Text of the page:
The previous evening, I had been launching my latest book at a successful event in New Haven. The night of the terrible morning, I was supposed to go on The Daily Show with Jon Stewart and then appear at a sold-out event at the 92nd Street Y, on the Upper East Side, in conversation with Salman Rushdie. My very short-lived campaign of denial took this form: I would not cancel these appearances or let down my friends or miss the chance of selling a stack of books. I managed to pull off both gigs without anyone noticing anything amiss, though I did vomit two times, with an extraordinary combination of accuracy, neatness, violence, and profusion, just before each show. This is what citizens of the sick country do while they are still hopelessly clinging to their old domicile.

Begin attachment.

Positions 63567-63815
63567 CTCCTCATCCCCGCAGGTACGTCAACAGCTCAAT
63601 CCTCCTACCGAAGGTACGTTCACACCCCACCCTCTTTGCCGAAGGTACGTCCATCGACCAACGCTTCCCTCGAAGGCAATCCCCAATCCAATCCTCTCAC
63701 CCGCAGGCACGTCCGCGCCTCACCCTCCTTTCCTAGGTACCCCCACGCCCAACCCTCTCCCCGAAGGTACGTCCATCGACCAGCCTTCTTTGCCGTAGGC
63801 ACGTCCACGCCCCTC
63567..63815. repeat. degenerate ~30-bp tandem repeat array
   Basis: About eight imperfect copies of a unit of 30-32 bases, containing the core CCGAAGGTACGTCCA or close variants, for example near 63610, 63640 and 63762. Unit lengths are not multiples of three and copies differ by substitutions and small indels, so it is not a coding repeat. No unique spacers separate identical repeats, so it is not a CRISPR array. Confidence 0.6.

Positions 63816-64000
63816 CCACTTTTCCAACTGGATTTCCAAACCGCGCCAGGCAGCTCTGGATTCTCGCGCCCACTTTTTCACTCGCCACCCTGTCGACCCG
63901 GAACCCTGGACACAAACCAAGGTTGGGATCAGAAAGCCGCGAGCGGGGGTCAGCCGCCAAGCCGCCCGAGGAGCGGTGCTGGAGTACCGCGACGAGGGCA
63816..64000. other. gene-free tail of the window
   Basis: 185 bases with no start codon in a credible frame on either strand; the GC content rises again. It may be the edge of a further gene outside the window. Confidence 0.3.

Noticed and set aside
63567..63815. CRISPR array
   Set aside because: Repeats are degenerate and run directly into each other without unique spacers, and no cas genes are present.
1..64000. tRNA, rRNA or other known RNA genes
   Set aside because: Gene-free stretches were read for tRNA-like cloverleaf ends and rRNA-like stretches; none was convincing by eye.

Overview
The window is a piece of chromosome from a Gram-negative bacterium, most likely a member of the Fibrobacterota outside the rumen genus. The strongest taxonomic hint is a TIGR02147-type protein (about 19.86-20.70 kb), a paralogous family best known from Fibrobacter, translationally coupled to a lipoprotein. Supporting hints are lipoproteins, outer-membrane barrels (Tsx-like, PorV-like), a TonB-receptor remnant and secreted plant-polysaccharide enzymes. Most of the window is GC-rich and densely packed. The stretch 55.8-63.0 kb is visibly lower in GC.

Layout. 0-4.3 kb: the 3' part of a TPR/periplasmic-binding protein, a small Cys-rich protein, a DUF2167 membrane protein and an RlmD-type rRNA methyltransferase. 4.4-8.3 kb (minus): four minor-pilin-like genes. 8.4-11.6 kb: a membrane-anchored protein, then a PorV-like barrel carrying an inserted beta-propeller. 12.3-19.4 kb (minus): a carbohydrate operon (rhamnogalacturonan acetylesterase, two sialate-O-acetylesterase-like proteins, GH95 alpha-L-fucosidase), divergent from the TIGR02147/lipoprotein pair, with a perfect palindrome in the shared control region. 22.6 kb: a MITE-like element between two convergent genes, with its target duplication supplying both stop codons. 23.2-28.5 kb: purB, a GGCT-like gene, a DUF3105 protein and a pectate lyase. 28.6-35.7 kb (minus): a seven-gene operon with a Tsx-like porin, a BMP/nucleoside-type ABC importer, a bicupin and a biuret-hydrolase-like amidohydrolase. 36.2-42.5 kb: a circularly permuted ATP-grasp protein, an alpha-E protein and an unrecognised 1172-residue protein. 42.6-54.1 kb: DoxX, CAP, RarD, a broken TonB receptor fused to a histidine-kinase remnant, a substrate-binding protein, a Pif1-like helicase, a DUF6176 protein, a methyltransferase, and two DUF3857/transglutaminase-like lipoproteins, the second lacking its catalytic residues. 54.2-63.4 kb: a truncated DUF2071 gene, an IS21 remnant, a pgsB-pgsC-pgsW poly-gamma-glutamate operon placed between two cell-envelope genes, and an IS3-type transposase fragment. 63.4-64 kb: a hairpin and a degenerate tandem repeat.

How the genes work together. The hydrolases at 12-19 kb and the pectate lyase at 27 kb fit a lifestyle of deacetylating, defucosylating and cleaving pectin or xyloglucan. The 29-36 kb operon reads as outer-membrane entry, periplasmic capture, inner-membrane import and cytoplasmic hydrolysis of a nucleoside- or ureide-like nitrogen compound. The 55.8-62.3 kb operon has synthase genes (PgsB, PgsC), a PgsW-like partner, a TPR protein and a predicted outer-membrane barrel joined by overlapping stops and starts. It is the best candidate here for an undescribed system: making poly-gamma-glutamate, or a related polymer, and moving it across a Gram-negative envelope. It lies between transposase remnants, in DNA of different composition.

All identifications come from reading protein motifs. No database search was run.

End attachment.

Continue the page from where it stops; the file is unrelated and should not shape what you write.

The new land is quite welcoming in its way. Everybody smiles encouragingly and there appears to be absolutely no racism. A generally egalitarian spirit prevails, and those who run the place have obviously got where they are on merit and hard work. As against that, the humor is a touch feeble and repetitive, there seems to be almost no talk of sex, and the cuisine is the worst of any destination I have ever visited. The country has a language of its own—a lingua franca that manages to be both dull and difficult and that contains names like ondansetron, for anti-nausea medication—as well as some unsettling gestures that require a bit of getting used to. For example, an official met for the first time may abruptly sink his fingers into your neck. That’s how I discovered that my cancer had spread to my lymph nodes, and that one of these deformed beauties—located on my right clavicle, or collarbone—was big enough to be seen and felt. It’s not at all good when your cancer is “palpable” from the outside. Especially when, as at this stage, they didn’t even know where the primary source was. Carcinoma works cunningly from the inside out. Detection and treatment often work more slowly and gropingly, from the outside in. Many needles were sunk into my clavicle area—“Tissue is the issue” being a hot slogan in the local Tumorville tongue—and I was told the biopsy results might take a week.